# elements of abstract algebra

(Parte 1 de 9)

Elements of Abstract and Linear Algebra

E. H. Connell

E.H. Connell Department of Mathematics University of Miami P.O. Box 249085 Coral Gables, Florida 33124 USA ec@math.miami.edu

Introduction

In 1965 I rst taught an undergraduate course in abstract algebra. It was fun to teach because the material was interesting and the class was outstanding. Five of those students later earned a Ph.D. in mathematics. Since then I have taught the course about a dozen times from various texts. Over the years I developed a set of lecture notes and in 1985 I had them typed so they could be used as a text. They now appear (in modi ed form) as the rst ve chapters of this book. Here were some of my motives at the time.

1) To have something as short and inexpensive as possible. In my experience, students like short books.

2) To avoid all innovation. To organize the material in the most simple-minded straightforward manner.

3) To order the material linearly. To the extent possible, each section should use the previous sections and be used in the following sections.

4) To omit as many topics as possible. This is a foundational course, not a topics course. If a topic is not used later, it should not be included. There are three good reasons for this. First, linear algebra has top priority. It is better to go forward and do more linear algebra than to stop and do more group and ring theory. Second, it is more important that students learn to organize and write proofs themselves than to cover more subject matter. Algebra is a perfect place to get started because there are many \easy" theorems to prove. There are many routine theorems stated here without proofs, and they may be considered as exercises for the students. Third, the material should be so fundamental that it be appropriate for students in the physical sciences and in computer science. Zillions of students take calculus and cookbook linear algebra, but few take abstract algebra courses. Something is wrong here, and one thing wrong is that the courses try to do too much group and ring theory and not enough matrix theory and linear algebra.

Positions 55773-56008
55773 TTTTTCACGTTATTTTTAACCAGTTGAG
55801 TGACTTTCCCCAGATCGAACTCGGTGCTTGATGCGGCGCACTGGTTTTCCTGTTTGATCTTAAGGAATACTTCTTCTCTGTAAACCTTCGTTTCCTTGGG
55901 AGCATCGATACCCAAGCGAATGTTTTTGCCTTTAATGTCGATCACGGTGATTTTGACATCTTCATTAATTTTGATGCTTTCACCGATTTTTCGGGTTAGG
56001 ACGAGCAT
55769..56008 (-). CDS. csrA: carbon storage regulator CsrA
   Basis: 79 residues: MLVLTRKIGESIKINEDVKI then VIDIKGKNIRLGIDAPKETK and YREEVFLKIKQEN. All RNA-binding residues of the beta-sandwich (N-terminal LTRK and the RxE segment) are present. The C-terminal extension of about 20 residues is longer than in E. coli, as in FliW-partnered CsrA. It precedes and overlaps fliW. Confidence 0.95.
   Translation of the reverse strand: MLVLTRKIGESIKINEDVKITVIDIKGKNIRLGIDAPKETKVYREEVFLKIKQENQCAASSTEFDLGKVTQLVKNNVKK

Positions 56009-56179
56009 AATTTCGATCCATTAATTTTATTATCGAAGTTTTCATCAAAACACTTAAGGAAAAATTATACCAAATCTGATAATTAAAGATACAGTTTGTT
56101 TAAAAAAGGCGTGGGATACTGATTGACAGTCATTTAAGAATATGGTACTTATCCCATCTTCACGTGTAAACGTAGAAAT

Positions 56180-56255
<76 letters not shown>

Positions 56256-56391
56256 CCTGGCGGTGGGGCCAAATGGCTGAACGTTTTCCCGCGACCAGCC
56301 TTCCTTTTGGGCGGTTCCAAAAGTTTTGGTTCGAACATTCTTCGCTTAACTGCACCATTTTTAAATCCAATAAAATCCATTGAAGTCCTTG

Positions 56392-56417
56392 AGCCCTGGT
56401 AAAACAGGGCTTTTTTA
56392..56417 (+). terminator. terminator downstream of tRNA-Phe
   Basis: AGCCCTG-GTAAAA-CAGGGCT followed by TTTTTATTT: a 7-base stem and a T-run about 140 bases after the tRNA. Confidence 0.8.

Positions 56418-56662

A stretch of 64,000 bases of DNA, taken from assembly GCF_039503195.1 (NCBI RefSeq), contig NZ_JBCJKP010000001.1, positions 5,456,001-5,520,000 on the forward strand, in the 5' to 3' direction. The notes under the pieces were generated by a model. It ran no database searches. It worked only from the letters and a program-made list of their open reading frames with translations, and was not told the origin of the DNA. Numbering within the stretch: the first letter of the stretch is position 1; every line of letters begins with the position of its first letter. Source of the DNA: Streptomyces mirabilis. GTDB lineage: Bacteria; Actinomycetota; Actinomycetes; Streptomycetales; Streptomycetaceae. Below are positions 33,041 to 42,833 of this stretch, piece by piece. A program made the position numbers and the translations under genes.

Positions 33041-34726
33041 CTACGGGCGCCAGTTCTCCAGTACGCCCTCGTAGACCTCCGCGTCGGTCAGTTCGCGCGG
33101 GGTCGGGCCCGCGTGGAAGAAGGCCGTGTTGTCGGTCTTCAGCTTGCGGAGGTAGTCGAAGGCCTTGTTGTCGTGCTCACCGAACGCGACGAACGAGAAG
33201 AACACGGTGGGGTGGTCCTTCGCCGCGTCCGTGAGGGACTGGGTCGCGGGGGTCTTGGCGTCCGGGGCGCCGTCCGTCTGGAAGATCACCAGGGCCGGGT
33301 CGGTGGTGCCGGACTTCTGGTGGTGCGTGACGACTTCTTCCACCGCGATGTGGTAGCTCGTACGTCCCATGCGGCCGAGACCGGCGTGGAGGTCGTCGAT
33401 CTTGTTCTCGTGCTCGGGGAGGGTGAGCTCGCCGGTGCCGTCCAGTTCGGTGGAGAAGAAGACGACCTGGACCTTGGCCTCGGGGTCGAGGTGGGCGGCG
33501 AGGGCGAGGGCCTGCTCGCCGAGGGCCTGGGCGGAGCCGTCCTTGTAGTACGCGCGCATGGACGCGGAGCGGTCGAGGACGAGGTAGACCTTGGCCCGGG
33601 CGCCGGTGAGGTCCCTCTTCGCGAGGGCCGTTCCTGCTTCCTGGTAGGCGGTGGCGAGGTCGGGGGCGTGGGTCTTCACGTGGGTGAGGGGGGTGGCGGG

5) To o er an alternative for computer science majors to the standard discrete mathematics courses. Most of the material in the rst four chapters of this text is covered in various discrete mathematics courses. Computer science majors might bene t by seeing this material organized from a purely mathematical viewpoint.

Over the years I used the ve chapters that were typed as a base for my algebra courses, supplementing them as I saw t. In 1996 I wrote a sixth chapter, giving enough material for a full rst year graduate course. This chapter was written in the same \style" as the previous chapters, i.e., everything was right down to the nub. It hung together pretty well except for the last two sections on determinants and dual spaces. These were independent topics stuck on at the end. In the academic year 1997-98 I revised all six chapters and had them typed in LaTeX. This is the personal background of how this book came about.

It is di cult to do anything in life without help from friends, and many of my friends have contributed to this text. My sincere gratitude goes especially to Marilyn Gonzalez, Lourdes Robles, Marta Alpar, John Zweibel, Dmitry Gokhman, Brian Coomes, Huseyin Kocak, and Shulim Kaliman. To these and all who contributed, this book is fondly dedicated.

This book is a survey of abstract algebra with emphasis on linear algebra. It is intended for students in mathematics, computer science, and the physical sciences. The rst three or four chapters can stand alone as a one semester course in abstract algebra. However they are structured to provide the background for the chapter on linear algebra. Chapter 2 is the most di cult part of the book because groups are written in additive and multiplicative notation, and the concept of coset is confusing at rst. After Chapter 2 the book gets easier as you go along. Indeed, after the rst four chapters, the linear algebra follows easily. Finishing the chapter on linear algebra gives a basic one year undergraduate course in abstract algebra. Chapter 6 continues the material to complete a rst year graduate course. Classes with little background can do the rst three chapters in the rst semester, and chapters 4 and 5 in the second semester. More advanced classes can do four chapters the rst semester and chapters 5 and 6 the second semester. As bare as the rst four chapters are, you still have to truck right along to nish them in one semester.